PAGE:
s.setAttribute( 'src', src );
s.setAttribute( 'type', 'text/javascript' );
document.getElementById('the-ad-box').appendChild( s );Code language: JavaScript (javascript)

The next line simply includes the script code we dynamically generated into the ad container we placed at the beginning of the code.

document.getElementById('the-ad-box').appendChild( s );Code language: JavaScript (javascript)

What is an ad rotation without at least on alternative, right? So the else  statement contains this alternative. I left it open here, but we used it to deliver AdSense or Criteo ads. Anyway, you could also leave this part empty and so deliver the original ad only every second time.

} else {
    // alternative ad code comes here 
}Code language: JavaScript (javascript)

Where to put this code?

At first, I thought I am going to be smart and serve the code as an ad itself, but OIO Publisher seemed to filter it. Since some of the ads were delivered in the sidebar, I was just copying the code into a text widget. For another example, I had to write the code into a template file. If this would have been a permanent setup, I might as well have used Advanced Ads to deliver this code.

Btw, keep in mind to always check the site output with firebug or another javascript console open to see if any error comes up.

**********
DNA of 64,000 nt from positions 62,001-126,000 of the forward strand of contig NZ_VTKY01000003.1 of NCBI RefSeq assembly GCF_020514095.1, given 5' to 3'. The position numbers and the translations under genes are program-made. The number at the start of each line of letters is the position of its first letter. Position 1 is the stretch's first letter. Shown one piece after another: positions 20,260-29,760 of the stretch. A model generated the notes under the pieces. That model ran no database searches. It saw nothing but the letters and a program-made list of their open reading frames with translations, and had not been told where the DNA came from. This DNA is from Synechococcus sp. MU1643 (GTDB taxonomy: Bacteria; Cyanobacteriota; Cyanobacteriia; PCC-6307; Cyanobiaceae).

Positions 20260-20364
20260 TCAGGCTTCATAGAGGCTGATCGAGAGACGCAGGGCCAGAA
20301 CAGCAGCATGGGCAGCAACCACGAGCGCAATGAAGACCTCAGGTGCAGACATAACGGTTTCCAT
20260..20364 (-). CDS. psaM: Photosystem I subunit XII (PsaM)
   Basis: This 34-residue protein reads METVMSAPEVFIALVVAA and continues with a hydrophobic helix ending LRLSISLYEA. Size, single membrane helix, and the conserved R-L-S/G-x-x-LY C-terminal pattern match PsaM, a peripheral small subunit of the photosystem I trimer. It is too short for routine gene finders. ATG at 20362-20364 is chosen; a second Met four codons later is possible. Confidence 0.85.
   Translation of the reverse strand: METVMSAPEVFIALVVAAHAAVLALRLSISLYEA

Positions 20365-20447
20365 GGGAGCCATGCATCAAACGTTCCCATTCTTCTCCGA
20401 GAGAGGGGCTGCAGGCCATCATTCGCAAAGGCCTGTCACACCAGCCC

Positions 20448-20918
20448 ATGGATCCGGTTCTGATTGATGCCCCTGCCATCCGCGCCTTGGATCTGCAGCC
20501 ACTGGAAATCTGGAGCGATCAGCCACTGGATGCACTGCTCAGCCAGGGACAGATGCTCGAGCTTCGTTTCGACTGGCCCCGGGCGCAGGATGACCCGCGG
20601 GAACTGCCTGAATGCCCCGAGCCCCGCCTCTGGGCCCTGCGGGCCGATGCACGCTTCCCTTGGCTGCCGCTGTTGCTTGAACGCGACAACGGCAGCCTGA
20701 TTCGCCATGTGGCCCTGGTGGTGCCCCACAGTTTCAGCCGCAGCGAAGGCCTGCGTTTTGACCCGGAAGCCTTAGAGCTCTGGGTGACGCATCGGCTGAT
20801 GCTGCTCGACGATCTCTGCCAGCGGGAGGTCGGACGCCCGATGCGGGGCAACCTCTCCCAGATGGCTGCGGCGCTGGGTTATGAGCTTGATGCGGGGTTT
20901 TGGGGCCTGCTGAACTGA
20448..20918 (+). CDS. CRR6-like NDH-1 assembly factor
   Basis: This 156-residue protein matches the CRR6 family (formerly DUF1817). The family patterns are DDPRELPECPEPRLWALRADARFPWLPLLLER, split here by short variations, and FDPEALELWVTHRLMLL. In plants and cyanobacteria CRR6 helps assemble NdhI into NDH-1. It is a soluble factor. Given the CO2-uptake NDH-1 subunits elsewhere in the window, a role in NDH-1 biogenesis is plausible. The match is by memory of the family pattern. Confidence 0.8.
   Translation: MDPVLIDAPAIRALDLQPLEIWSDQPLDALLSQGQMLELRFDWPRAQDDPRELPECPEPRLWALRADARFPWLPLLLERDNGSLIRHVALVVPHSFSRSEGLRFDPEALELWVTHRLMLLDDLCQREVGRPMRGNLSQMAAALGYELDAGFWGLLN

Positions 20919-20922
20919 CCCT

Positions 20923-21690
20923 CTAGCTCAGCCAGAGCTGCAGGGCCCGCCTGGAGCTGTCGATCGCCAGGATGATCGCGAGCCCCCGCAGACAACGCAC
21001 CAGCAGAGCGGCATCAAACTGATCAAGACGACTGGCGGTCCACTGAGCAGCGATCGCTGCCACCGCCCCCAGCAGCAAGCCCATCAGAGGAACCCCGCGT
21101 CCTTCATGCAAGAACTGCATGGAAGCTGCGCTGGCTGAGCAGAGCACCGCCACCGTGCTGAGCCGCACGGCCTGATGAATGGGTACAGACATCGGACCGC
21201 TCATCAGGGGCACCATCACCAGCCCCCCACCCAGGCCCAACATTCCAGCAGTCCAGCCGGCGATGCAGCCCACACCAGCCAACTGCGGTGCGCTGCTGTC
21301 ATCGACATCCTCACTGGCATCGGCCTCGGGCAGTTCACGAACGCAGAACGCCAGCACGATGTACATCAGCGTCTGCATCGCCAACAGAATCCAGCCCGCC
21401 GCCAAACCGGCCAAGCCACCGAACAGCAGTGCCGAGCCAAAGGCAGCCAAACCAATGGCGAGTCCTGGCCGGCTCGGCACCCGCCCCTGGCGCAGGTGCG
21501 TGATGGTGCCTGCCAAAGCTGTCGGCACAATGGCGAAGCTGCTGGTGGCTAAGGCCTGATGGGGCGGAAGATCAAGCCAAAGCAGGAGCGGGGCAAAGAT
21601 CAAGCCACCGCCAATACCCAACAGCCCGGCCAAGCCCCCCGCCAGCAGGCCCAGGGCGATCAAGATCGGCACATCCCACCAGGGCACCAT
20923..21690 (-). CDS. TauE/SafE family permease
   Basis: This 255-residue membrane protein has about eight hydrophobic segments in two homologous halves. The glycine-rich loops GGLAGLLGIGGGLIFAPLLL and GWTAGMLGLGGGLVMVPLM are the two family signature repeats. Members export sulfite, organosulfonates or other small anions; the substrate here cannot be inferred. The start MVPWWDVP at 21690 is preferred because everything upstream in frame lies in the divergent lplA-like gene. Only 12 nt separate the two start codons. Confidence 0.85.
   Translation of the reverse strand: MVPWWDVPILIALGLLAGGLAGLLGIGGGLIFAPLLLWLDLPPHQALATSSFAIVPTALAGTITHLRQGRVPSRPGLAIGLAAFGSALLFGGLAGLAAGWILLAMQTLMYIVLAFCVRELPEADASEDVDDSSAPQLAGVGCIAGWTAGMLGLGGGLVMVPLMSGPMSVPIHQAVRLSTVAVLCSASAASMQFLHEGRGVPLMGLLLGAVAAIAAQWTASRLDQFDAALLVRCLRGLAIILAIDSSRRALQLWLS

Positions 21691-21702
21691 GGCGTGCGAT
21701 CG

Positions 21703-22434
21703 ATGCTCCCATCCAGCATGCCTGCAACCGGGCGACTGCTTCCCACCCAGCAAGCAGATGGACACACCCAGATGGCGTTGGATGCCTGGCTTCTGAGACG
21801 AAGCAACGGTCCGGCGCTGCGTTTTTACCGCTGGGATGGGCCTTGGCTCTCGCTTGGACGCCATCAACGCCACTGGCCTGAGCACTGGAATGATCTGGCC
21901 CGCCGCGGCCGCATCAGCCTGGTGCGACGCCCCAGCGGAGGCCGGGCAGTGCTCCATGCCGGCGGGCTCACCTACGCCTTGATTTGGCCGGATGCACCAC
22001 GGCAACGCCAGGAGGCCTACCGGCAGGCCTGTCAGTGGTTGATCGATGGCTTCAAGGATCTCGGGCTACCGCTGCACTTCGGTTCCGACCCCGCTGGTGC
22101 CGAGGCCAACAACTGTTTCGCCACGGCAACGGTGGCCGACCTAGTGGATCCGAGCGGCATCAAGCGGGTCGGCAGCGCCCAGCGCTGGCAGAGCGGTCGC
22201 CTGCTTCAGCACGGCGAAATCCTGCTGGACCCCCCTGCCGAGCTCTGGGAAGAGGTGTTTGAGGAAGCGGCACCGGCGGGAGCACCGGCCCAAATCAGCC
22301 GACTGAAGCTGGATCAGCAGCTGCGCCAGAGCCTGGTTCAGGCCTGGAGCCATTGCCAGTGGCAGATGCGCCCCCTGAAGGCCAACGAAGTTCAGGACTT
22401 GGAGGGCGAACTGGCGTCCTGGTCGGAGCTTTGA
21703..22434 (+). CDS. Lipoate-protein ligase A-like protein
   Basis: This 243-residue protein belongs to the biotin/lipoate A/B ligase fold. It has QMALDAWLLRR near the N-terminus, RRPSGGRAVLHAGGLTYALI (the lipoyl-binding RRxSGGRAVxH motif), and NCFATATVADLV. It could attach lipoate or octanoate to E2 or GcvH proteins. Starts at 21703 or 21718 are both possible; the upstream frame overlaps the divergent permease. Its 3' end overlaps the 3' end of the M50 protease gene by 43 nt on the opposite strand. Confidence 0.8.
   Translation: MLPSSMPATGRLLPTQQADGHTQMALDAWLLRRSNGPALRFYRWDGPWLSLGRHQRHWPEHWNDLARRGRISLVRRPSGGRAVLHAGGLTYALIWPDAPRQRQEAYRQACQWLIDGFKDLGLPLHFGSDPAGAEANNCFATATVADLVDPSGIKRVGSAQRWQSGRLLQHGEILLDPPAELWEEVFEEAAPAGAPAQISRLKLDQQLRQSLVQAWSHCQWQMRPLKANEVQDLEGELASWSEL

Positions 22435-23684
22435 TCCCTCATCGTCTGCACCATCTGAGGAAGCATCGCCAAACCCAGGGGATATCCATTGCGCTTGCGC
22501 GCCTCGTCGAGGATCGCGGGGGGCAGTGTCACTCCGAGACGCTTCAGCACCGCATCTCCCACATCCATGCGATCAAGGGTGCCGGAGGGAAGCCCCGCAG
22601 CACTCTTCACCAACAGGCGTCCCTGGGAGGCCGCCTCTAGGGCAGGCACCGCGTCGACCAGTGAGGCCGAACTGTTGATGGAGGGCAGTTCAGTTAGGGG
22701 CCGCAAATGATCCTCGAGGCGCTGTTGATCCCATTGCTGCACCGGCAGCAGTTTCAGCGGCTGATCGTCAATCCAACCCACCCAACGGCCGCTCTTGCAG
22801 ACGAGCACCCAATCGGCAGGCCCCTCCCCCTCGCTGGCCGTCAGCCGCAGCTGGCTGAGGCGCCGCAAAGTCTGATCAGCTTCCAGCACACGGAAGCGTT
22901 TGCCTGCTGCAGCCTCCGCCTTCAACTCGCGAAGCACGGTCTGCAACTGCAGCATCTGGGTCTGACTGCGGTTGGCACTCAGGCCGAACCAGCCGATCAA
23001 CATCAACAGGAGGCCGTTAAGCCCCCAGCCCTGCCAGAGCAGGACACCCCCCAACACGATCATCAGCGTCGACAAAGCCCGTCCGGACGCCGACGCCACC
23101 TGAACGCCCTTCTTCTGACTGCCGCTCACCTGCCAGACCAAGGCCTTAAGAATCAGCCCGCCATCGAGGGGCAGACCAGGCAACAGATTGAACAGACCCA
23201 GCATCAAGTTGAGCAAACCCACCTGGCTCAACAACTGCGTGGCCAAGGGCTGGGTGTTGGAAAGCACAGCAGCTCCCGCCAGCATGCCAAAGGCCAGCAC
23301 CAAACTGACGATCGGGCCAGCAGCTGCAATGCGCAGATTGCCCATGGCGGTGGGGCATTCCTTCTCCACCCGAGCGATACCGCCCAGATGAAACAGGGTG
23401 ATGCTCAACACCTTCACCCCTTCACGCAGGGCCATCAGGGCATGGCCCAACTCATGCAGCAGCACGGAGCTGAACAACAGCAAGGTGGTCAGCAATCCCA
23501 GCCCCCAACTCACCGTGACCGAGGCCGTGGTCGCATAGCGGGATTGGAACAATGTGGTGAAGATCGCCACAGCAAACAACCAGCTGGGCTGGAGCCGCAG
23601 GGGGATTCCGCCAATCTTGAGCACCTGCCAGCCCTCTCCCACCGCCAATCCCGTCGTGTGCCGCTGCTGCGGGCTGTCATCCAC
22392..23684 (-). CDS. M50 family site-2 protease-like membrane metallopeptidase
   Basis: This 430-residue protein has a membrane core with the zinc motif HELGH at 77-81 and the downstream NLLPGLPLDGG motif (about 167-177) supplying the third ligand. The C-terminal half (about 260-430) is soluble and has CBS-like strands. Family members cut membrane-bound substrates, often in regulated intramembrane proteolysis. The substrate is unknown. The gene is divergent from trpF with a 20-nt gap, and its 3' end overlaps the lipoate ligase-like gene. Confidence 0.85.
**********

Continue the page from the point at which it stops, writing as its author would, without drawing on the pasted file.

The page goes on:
Limiting ad views per day – a cheap frequency cap

Frequency capping is when setting a limitation to ad views of a specific campaign. This can be per day or per user, or even for total impressions. In my specific example my client sold about 12,500 ad impressions per week while having 100,000 ad impressions in this spot altogether. Since the advertiser asked him to distribute the ad impressions equally over the whole week and OIO Publisher doesn’t allow this, I had to come up with the solution above.

At the end, I wanted to give those of you in the same position a quick look into how I calculated the impressions at set the ad weight accordingly.

  1. I had to know the number of total impressions and the period, 100,000 and 7 days.
  2. I needed to calculate the ratio of sold ads to total impressions: 12,500 to 100,000 is 1/8, so one out of eight page impression should deliver the sold ad
  3. adjust the random number and check from above like this
var randnr = Math.floor(Math.random() * 8);
if(randnr == 0){Code language: JavaScript (javascript)

Since the random number can be 0 to 7, checking against a specific numbers results in a chance of 12,5% (1/8) to show up.

Using the ad tag from OIO Publisher in my example above allowed us to make use of the stats included there, so we can check every now and then if the random choice of the ad resulted in a constant delivery or we had to adjust the proportions. In fact, I created a checklist we can use to check delivered ads against the number we sold. It looks pretty much like this:

dayunsold inventory

With this list we only need a quick look at the ad stats to see if our inventory is going to be sold in time or even sold out earlier. If so, I would quickly adjust the frequency. At day 8, so after the whole week, the number of unsold inventory should be 0.